Mitt Romney and Christian principles

The 24-hour news cycle has been extended a bit for the latest “controversy” to emerge from this year’s presidential race.

I am referring, of course, to the quickly becoming infamous secret video of GOP nominee Mitt Romney delivering a speech to a room of prospective donors. In it, the former Massachusetts governor claims that half of Americans expect government to take care of them.

Mitt Romney, left, and Paul Ryan

It is a line that plays well with Republicans and many pundits are speculating this morning that Romney was just saying what his audience wanted to hear, a frequent criticism of his speaking style.

But let’s assume he was serious. After all, Romney called a press conference last night to reiterate that he was serious about the gist of his message that day.

So how does that message mesh with religious principles? Romney, of course, is a Mormon and a Christian. In the video, he states that the low-income feel they are “entitled to health care, to food, to housing, to you name it.”

Fact is, the Catholic Church and many forms of Christianity believe those things are human rights. In fact, the Catholic Church has campaigned vigorously against House Rep. Paul Ryan’s much-talked-about budget.

In a series of letters to Congressional leaders, the United States Conference of Catholic Bishops urged lawmakers not to cut spending on food stamps, housing assistance, and tax credits for low-income families.

As reported by the New York Times, in their letters, the bishops noted that “a just spending bill cannot rely on disproportionate cuts in essential services to poor and vulnerable persons.” Borrowing a phrase regularly used by President Obama, the bishops said that justice “requires shared sacrifice by all.”

Ryan has said his Catholic faith informed his budget decisions. So what does the Mormon faith say about government programs for the poor?

Interestingly, on this issue, Romney can accurately cite his faith. One poll shows a strong majority of LDS Church members oppose government programs designed to help the poor.

Their basic argument is that while God, through His prophets, has commanded us to perform charitable works and care for the poor, this commandment is for individual, voluntary charity. Government programs rely on taxation, which is force, and therefore evil and part of Satan’s plan.

In a separate New York Times article, Philip Barlow, the Arrington Professor of Mormon History and Culture at Utah State University, said Mormons are not heartless.

“One way to read the Book of Mormon is that it’s a vast tract on social justice. It’s ubiquitous in the Book of Mormon to have the prophetic figures, much like in the Hebrew Bible, calling out those who are insensitive to injustices.”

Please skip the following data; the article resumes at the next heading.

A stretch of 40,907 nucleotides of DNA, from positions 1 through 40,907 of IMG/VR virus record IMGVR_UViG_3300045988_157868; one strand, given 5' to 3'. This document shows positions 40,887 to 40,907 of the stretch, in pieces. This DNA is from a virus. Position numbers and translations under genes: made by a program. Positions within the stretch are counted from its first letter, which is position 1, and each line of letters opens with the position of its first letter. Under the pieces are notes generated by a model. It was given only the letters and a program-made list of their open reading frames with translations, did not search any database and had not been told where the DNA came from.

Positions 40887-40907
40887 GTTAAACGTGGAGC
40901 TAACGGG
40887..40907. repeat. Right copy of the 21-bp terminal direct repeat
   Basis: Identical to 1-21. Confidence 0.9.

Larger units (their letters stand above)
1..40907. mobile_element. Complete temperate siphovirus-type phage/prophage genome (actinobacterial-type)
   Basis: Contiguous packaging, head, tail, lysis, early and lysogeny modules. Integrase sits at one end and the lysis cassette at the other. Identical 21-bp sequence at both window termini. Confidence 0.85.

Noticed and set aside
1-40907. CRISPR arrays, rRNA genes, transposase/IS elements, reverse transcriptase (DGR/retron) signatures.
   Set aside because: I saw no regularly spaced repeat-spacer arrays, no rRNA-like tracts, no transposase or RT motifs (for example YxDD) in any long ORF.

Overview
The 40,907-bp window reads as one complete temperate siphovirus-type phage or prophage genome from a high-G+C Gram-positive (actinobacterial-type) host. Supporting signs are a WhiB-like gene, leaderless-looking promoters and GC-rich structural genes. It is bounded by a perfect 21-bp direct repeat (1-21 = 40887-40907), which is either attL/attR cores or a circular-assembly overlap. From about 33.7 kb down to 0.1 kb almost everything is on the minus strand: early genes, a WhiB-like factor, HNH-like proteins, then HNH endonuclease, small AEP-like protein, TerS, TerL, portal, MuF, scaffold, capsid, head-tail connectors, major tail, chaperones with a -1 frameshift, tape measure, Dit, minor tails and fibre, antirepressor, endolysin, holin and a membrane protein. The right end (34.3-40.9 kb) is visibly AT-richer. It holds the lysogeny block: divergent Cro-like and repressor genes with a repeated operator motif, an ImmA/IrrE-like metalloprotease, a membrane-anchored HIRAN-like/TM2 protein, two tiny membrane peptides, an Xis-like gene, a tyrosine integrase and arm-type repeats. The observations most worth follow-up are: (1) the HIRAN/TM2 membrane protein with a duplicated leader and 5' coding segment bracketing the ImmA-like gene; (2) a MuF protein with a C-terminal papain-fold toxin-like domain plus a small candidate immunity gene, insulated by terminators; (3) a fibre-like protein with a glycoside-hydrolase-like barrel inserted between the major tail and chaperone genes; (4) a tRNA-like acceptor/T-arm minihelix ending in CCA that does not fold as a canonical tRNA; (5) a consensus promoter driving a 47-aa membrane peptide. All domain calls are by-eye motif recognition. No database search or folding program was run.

What do you think about social justice? A concern for churches, but not government leaders? Or both?

About John Hilton

I grew up in Susquehanna County, Pa. and graduated Syracuse University with a dual degree in journalism/political science in 1998. After working for nearly three years for a weekly paper in upstate New York, I came to southcentral Pennsylvania. I spent 13 years as a reporter and editor for The Sentinel in Carlisle and joined the York Daily Record as religion reporter in September 2011.
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2 Responses to Mitt Romney and Christian principles

  1. Guy Dunham says:

    Read your blog with interest. However, while I know this is not a “popular position” to take, I have to point out that “Mormon” and “Christian” are not synonymous, nor can you be a Mormon and, at the same time, a Christian. I realize this continues to be a point of contention in the public arena, but the doctrines of Mormonism have long been considered by most Christians (not just evangelicals) to be outside the doctrinal bondaries of the Christian faith. That being said, Chistians would still seek, I would hope, to work side by side with those of the Mormon faith, in areas of common concern and conviction, such as social justice issues.

    • John Hilton says:

      Thanks Guy. I am unsure how to characterize Mormons, but I know many believers insist they are Christian. I guess I should just point out it is a point of contention in the future.


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